By Lindsey Anderson
I remember the day that I knew I was dying.
Death crept upon me like carbon monoxide, turning my blood to acid and incinerating my internal organs. Over July of 2012, I lost fifteen pounds and regularly chugged water in attempt to cure a thirst that refused to cease, which I ascribed to my high activity level and the summer heat. I did not recognize my decline until I woke one morning to meet a stranger in the mirror, masked in sunken cheekbones and desiccated lips.
I was rushed to the hospital later that day to accept my fate—a diagnosis of Type 1 Diabetes (T1D). An autoimmune attack was destroying the insulin-producing cells in my pancreas. I was not creating enough insulin for glucose to be used as energy in my cells, and I reached a near-death state prompted by starvation. As someone with no prior education on diabetes, I did not realize I was in for the fight of my life.
During the time of my diagnosis, I was an athletic 20-year old woman on vacation from the University of Idaho enjoying the languor of Sandpoint summer. I bussed tables at a restaurant in town six days a week when I was not hiking or wakeboarding. Diabetes was something I heard about—rarely—in conversation, or in the media in reference to an unhealthy lifestyle, hashtagged beneath pictures of donuts on Instagram. It was something that never crossed my mind.
In the Intensive Care Unit, amid the smell of rubbing alcohol, nurses hooked me up to IV fluids and drew my blood every two hours. By the second day, it appeared as though I had shot up enough heroine to satisfy 10 addicts. My fingertips were poked for glucose tests until my scabs resembled constellations.
I felt strong enough to sit upright and consume food on the third day of my hospital visit, yet I was still in denial about the severity of diabetes. I believed my life would return to normal once I was released from the ICU.
As I flipped through channels on the television and updated my Facebook status on the unfortunate circumstances of hospital mealtime, a nutritionist rolled in a cart of fake food. Plastic muffins, bananas, and potatoes adorned its shelves, glowing in the fluorescent light. I frowned at her punitively, as if the food carried an authentic scent.
“Are you ready to learn how to count carbs?” she asked, informing me that I must incorporate this knowledge into my daily existence for eternity in order to balance insulin injections with the carbohydrates I devour to keep my blood sugar in a safe range. I forced a half-smile over the lump that formed in my throat, and nodded in agreement.
After a week, I departed the ICU with insulin needles, a glucose meter, lancets, a carb-counting manual and a wavering sense of hope about my new lifestyle. I was warned about hypoglycemia, a potentially fatal condition caused by injecting too much insulin into the bloodstream, and hyperglycemia, which causes long-term complications such as neuropathy, kidney failure, and limb amputation (to name a few).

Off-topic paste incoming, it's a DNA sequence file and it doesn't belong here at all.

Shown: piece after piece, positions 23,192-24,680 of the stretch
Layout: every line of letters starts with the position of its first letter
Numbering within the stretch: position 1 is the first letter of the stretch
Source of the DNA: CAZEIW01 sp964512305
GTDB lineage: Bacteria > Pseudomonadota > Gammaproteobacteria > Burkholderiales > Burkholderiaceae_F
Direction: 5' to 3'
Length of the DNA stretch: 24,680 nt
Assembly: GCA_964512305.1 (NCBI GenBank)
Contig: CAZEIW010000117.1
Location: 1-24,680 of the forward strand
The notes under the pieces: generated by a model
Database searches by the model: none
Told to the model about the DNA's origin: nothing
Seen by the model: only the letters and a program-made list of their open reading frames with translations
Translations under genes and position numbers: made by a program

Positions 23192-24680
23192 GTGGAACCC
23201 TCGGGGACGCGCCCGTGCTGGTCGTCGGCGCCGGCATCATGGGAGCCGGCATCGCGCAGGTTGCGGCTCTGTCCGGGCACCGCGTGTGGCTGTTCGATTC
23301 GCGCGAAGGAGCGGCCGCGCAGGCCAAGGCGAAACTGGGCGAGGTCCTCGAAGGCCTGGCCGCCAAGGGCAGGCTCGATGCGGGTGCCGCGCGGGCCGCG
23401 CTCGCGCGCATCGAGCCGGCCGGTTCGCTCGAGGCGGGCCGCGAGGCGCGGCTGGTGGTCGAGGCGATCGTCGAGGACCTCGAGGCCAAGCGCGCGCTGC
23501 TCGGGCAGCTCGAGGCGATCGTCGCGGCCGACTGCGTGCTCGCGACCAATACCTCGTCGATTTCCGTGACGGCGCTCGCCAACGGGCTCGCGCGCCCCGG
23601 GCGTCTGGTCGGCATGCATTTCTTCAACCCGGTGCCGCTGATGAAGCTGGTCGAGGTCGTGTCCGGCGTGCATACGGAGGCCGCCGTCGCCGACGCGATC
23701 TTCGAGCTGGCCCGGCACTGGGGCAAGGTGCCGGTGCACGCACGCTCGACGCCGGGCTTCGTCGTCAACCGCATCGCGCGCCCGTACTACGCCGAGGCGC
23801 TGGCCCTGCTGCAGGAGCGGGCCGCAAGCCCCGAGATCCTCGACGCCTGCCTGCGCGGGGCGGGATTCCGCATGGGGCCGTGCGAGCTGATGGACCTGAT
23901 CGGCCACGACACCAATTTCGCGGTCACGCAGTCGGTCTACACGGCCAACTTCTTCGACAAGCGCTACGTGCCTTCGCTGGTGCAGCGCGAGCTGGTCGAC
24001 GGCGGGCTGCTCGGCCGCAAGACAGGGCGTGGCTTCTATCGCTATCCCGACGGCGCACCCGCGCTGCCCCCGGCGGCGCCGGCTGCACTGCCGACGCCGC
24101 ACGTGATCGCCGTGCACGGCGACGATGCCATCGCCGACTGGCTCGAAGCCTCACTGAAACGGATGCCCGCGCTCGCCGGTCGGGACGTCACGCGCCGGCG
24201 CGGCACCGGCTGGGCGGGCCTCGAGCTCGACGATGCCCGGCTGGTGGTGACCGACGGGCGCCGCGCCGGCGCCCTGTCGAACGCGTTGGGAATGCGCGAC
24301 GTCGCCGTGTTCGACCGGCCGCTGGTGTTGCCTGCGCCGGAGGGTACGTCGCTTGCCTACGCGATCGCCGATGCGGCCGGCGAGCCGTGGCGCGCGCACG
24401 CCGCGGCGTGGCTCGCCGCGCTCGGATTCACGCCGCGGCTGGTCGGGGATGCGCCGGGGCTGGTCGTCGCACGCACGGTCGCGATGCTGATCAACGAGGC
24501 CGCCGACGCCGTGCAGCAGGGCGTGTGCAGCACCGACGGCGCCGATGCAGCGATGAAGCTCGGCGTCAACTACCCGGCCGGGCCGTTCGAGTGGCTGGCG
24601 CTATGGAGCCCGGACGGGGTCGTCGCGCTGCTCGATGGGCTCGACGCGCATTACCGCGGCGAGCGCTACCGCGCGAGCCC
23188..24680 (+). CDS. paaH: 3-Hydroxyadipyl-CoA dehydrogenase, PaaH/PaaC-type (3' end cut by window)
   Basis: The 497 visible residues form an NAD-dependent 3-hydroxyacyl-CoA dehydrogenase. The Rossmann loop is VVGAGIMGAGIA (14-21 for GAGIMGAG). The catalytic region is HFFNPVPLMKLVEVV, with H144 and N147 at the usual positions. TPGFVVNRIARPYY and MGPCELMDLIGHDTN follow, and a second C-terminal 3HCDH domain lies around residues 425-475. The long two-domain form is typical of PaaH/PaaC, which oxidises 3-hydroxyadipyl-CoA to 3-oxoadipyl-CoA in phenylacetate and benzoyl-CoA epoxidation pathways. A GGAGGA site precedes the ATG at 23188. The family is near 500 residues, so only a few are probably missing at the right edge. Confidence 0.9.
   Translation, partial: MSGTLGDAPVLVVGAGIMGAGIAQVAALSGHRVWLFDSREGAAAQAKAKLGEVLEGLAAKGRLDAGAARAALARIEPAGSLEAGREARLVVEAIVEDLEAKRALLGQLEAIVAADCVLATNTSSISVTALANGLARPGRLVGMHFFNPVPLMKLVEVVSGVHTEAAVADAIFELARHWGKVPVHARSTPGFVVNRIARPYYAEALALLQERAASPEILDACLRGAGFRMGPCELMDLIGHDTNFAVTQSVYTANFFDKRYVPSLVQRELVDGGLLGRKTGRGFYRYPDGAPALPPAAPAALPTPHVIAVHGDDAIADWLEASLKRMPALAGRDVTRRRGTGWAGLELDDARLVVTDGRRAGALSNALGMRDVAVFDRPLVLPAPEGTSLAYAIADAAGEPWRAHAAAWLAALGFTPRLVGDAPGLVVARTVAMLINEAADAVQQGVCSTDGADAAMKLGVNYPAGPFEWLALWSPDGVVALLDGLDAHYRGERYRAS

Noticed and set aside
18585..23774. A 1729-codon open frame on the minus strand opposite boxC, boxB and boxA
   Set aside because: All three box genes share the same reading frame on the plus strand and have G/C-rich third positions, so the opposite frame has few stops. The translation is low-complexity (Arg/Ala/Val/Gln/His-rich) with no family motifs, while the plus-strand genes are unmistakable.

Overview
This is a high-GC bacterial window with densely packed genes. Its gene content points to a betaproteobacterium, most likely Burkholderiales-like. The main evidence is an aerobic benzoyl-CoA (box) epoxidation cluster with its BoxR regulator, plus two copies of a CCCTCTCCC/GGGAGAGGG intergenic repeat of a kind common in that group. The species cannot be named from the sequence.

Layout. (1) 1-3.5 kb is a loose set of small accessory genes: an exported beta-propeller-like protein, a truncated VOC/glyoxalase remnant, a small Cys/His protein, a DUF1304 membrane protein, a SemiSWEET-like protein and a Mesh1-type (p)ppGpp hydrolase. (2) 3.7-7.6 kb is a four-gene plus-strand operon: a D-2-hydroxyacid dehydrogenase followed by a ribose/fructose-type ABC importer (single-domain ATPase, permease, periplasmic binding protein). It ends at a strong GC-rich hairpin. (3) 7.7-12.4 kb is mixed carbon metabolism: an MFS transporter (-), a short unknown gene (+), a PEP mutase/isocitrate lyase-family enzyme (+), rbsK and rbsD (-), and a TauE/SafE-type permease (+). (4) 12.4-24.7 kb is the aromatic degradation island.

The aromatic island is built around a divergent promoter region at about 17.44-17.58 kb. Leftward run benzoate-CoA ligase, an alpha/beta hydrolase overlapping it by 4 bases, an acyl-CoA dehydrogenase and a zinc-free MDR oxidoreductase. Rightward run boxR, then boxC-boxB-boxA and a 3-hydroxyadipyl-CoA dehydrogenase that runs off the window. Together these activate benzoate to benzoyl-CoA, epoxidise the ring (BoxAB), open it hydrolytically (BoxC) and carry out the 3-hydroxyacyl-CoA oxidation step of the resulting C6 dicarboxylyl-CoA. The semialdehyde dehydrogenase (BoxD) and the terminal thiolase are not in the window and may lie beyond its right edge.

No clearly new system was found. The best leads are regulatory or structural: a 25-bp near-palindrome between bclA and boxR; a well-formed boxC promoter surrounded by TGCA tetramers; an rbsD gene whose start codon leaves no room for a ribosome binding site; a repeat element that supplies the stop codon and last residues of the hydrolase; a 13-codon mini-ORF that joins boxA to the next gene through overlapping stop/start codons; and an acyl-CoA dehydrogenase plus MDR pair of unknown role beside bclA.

In the last four-and-a-half years since my diagnosis, I have become hyperaware of blood sugar changes, keeping snacks within reach when I feel like I am fading from a low blood sugar, or calculating an insulin dosage for high blood sugar that I can feel pumping through my veins like a freight train. Stress, weather changes, illness, exercise, lack of sleep, and food choices constantly threaten my equilibrium.
T1D is still recognized as a medical enigma, though professionals believe a virus confuses the immune system into attacking the pancreas. The media generally covers Type 2 diabetes—a different disease in which insulin is produced, but not used properly in the body—that inflicts 90 percent of the diabetic population. T1D symptoms include excessive thirst, weight-loss, fatigue, vision change, frequent urination and fruity-smelling breath. Because the reality of T1D remains obscure, most people do not identify the signs until they are near death.
Nowadays, I wear an insulin pump and test my blood sugar six to ten times a day in order to manage my condition. Insulin is constantly administered through my pump, while I calculate and deliver insulin doses for my meals, or high blood sugar readings. Although this makes me somewhat of a robot, it has helped me live life more fully.
My twin sister was diagnosed with T1D two years after me. Her diagnosis propelled me beyond much of the bitterness I felt having a relentless, invisible illness. We support each other to continue an active and uninhibited lifestyle. Ultimately, I hope for an eventual cure for T1D.
Until then, I praise and advocate for the invisible fighters, who survive and thrive, while balancing on the tightrope of highs and lows.
Do you have type 1 diabetes?
Type 1 diabetes develops gradually, but the symptoms may seem to come on suddenly. If you notice that you or your child have several of the symptoms listed below, make an appointment to see the doctor.
Over time, a decreasing amount of insulin is made in the body, but that can take years. When there’s no more insulin in the body, blood glucose levels rise quickly, and these symptoms can rapidly develop:
•Extreme weakness and/or tiredness
•Nausea and/or vomiting
•Wounds that don’t heal well
•Irritability or quick mood changes
•Changes to (or loss of) menstruation
There are also signs of type 1 diabetes. Signs are different from symptoms in that they can be measured objectively; symptoms are experienced and reported by the patient. Signs of type 1 diabetes include:
•Weight loss—despite eating more
•Rapid heart rate
•Reduced blood pressure (falling below 90/60)
•Low body temperature (below 97º F)